Freshen up Your Rigs

Decoys, duck boats, trailers, and outboard engines typically take a beating during the course of a hunting season. Now is as good a time as any to freshen up your gear. In regard to decoys, washing or applying touch-up paint may be in order—or both tasks, if necessary. Pay special attention to the white on your decoys. Many hunters enhance the white to ensure their decoys are more visible. On a mallard drake, for example, you could widen the neck collar a little and touch up the white bars bordering the speculum. Because mud can be extremely difficult to wash off—even with a soft scrub brush—some hunters rub plastic decoys with a light coating of petroleum jelly to restore the colors. If you really want to get fancy, purchase one of the flocking kits now on the market. Frayed decoy lines should also be replaced. Those who use boats regularly may want to apply a camo paint job, repair leaks, or install wiring for a lighting system. Something as simple as installing new spark plugs can perk up an outboard. And trailer bearings should be checked and repacked regularly.

Retriever Exercise and Training

Do not expect your retriever to be a fine-tuned duck-chasing machine on opening day if the animal has spent the past six or seven months lounging in your family room. Just like an athlete, a retriever needs exercise. Swimming is a sound choice. In the heat of the summer, water work may be perfect for keeping your dog fit and trim. On the training side, do not forget a refresher course covering the basics. And if there is a specific area where your retriever needs improvement, the dog is not going to get it done unless you put in some work too. Identify your retriever's problem areas and strive to eliminate them. Seek expert help if needed. Joining a retriever club will allow you to get to know other hunters in your area and may provide a forum for how to make your dog more accomplished.

Habitat Management and Enhancement

Some private duck- and goose-hunting clubs have on-site property managers to take care of crops, water control, and general grounds maintenance. Many clubs do not have that luxury. Regardless, if you hunt private property, making the land more attractive to waterfowl should be a no-brainer. But how? No single tip will be applicable to every club, as climate and terrain are primary considerations. But growing waterfowl food makes sense just about everywhere. Be sure, though, that all club members know state and federal regulations regarding hunting over waterfowl food plots. State wildlife agency officials may be able to provide insight into how to improve your property, and representatives of the Natural Resources Conservation Service may also help. Give them a call and see what services are available.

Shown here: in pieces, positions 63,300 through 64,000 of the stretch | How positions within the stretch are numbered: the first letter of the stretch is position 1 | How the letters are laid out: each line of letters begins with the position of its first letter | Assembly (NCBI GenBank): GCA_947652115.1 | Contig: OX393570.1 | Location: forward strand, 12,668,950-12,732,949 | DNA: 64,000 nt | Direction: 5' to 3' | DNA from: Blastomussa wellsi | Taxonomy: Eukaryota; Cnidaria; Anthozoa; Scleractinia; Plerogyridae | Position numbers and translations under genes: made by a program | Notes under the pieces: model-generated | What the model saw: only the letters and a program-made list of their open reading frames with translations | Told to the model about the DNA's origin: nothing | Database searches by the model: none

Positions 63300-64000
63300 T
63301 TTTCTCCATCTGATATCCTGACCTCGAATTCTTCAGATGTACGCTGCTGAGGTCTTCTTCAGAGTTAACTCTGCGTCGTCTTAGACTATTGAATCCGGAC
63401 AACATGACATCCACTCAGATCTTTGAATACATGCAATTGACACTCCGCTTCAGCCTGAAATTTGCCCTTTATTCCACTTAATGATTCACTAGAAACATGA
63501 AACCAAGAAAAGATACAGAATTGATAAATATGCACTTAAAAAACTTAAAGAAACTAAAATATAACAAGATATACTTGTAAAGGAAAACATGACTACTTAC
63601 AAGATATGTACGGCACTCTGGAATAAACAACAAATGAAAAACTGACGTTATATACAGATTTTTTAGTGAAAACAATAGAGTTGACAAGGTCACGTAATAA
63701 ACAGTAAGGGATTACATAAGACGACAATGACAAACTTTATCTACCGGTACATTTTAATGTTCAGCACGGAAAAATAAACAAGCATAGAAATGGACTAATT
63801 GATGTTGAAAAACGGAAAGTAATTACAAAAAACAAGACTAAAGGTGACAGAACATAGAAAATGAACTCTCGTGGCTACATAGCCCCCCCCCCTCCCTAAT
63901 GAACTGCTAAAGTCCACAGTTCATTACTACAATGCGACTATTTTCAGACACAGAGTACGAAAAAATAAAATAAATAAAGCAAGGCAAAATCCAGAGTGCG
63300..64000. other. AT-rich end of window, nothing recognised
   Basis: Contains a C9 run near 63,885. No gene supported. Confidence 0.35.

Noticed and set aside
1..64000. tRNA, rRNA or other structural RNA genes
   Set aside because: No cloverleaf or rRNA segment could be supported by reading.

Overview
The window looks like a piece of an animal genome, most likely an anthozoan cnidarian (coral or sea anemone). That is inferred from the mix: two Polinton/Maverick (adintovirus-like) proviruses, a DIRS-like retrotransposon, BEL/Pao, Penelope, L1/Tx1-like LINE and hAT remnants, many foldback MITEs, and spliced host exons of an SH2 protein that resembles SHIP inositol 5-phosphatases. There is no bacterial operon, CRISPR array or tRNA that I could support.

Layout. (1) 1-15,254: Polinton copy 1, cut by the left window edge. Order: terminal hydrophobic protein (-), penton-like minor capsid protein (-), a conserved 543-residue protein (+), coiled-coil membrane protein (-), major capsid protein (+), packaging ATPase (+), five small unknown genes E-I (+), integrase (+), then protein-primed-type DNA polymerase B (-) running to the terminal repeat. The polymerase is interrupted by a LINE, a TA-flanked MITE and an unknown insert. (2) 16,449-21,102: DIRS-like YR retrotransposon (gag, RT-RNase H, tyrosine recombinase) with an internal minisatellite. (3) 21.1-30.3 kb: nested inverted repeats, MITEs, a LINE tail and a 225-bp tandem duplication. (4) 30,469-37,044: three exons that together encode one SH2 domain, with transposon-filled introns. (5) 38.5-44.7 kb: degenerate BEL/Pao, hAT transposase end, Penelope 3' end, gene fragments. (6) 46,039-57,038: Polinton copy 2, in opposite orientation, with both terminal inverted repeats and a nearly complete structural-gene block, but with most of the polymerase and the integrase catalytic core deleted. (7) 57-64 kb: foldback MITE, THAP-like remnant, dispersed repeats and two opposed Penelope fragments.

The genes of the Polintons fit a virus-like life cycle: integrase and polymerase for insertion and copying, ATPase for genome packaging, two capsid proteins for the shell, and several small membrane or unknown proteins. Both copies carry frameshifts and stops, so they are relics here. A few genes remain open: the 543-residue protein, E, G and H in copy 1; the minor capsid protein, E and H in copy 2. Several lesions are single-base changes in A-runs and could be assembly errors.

Hunt for New Places

Off-season scouting may not necessarily equate to locating birds during hunting season, but it might lead to finding new places to hunt. If you are a fisherman, keep your eyes open while on the water for out-of-the-way sites that could attract ducks in the fall. Get out and knock on some doors. Talk to farmers and other private landowners. Some may be willing to allow you to hunt on their property. The only way you will find out is to ask. While many hunters are tight-lipped about sharing information on prospective hunting areas, others who have already locked up a place to shoot may be kind enough to give you a lead on a spot. Watch the classifieds in your local newspaper for information on leases or club openings.

Plan a Trip Away From Home

Road trips rock. Why not start planning a special hunt away from home right now? There is something to be said for a change of scenery. You need not travel far to have a good time. Do some research and pick out a place, or a region, you would like to visit. Call the state wildlife agency for information on public-hunting opportunities. Or check on the availability of guides or outfitters in the area you would like to hunt. Trips are available to fit all budgets, but putting together the scenario you are seeking may take some time. If cash is tight, perhaps you could camp or stay at a low-priced motel and haul along your own groceries. If money is no object, many outfitters provide food and lodging packages. Hunting in places other than your home turf will result in fresh experiences, insight on how birds are pursued in other venues, and maybe a crack at a species you do not normally see.

Improve Your Shooting Skills

Nearly every year I vow to spend more time shooting clay targets. And nearly every year I fail to do so. Come fall and the season's start, I am struggling to get into a shooting rhythm. There is no one to blame but myself. Spare yourself that misery and put your shotgun to use this summer. Sporting clays can be much fun. If you have trouble with a certain type of shot, work on solving that problem. Get some tutoring if necessary. Attend a shooting school for a day or two. Join a local shooting club or league. If you purchase a new shotgun, by all means pattern the firearm with a variety of loads. Learn what the gun can do before you go into the field.

Keep Tabs on the Breeding Grounds

Serious duck and goose hunters are always wondering what the fall migration will bring. Many of today's gunners utilize modern technology to get a handle on what is going on across the continent's primary waterfowl breeding grounds. Read the field reports in this magazine by all means, but there are other sources you can tap into on the Internet. Look for updates on the Ducks Unlimited Web site, www.ducks.org, and on the U.S. Fish and Wildlife Service Web site, www.fws.gov. To track precipitation on the Canadian prairies, go to www.agr.gc.ca/pfra/drought/drmaps_e.htm . To monitor drought conditions in the United States, look at www.drought.unl.edu/dm.

Go to a DU Event or Become a Vounteer

Most members have been to a Ducks Unlimited fund-raising banquet, but did you know that a variety of other DU outings are held each year? Take your pick of golf or fishing tournaments, shooting events, Greenwing field days, and more. Even better, show your enthusiasm as a community leader and help make a difference by becoming a DU volunteer. To join a DU committee in your area, call 1-800-45-DUCKS, or visit the DU Web site and click on the “Volunteer” button. 

Introduce a friend or neighbor to DU. Let your federal legislators know how you feel about important legislation such as the North American Wetlands Conservation Act and other wetlands conservation issues by writing a letter or sending an e-mail.

Or, support youngsters through involvement in the Greenwing program!